The recommended minimum tank size is at least 5 gallons of water per specimen, but ideally 10 gallons or more. Blue Velvet Shrimp also prefer a tall aquarium as opposed to a wide one, because they like to climb on driftwood or plants and they don’t swim very much. So a 10 gallon tank with a height of 20 inches is far better than a 10 gallon tank that is 20 inches wide.
Blue Velvet Shrimp can be kept in groups, but because they are semi-aggressive (especially males towards each other), you will have to provide enough space for them to establish territories.
The general rule of thumb is one gallon per shrimp, although this is generally accepted to be too much when it comes down to it. This ratio works best when you have a 5g tank or smaller, but once you get into larger tanks (10g+) you will be able to house more than one shrimp per gallon without any problems at all.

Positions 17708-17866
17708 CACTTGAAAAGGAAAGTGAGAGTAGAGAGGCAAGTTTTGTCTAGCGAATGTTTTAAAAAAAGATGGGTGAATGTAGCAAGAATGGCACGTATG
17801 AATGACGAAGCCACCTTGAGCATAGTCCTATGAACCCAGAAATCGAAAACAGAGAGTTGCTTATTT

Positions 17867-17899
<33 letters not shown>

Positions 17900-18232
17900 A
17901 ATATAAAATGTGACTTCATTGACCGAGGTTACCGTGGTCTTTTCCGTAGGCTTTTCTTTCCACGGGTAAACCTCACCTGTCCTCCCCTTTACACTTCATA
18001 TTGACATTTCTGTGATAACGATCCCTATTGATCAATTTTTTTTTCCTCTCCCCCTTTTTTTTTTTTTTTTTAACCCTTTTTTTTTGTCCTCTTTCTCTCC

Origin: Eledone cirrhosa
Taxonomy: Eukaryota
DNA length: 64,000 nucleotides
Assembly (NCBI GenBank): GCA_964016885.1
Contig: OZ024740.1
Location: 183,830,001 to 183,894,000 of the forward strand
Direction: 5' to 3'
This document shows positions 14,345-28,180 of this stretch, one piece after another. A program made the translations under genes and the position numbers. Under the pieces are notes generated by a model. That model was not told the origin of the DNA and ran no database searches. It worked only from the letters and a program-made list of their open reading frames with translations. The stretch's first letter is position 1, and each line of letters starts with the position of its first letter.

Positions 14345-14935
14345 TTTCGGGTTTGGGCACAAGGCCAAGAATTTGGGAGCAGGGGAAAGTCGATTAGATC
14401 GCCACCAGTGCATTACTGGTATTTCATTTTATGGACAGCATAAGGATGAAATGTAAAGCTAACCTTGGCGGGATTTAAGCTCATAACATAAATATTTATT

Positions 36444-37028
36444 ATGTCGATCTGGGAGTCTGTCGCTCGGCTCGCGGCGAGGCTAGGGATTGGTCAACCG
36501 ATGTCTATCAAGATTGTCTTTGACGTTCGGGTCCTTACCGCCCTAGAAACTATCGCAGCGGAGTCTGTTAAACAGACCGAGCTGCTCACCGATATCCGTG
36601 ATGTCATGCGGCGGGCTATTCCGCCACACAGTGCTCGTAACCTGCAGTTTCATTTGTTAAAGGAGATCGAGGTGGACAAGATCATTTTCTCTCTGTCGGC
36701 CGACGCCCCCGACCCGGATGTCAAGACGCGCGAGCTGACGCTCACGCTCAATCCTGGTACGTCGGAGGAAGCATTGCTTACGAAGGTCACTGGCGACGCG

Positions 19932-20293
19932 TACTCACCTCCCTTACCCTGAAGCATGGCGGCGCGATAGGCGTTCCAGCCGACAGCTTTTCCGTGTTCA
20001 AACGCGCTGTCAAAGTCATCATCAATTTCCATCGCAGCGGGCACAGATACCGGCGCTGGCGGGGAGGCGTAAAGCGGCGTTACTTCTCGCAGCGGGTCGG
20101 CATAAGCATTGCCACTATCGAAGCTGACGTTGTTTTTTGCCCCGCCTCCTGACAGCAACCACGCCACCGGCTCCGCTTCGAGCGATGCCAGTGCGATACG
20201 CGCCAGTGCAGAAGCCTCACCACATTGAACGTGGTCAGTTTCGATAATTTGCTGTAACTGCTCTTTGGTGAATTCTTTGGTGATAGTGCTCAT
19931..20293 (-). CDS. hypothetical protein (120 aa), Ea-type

If you are looking for an exact number, it’s better to consider the size of the tank rather than how many gallons it holds, since some tanks are tall.
Blue Velvet Shrimp are peaceful and can be housed with other shrimp, as long as they are not kept with larger or aggressive shrimp. They may also be kept with small non-aggressive fish and snails.
It’s advisable to keep only one male Blue Velvet Shrimp per tank. Males can be territorial towards each other and will fight. The female Blue Velvet Shrimps are usually not bothered by this.
Blue Velvet Shrimp will thrive in most standard community tanks, but they are sensitive to swings in pH and other water parameters. It’s best to keep them in a soft, acidic environment with plenty of hiding places.
They’re also very sensitive to ammonia and other toxins, so make sure you cycle your tank before adding any shrimp. Cycling is the process of building up beneficial bacteria colonies to break down ammonia (released by fish waste) into less-toxic nitrates (which plants use as fertilizer).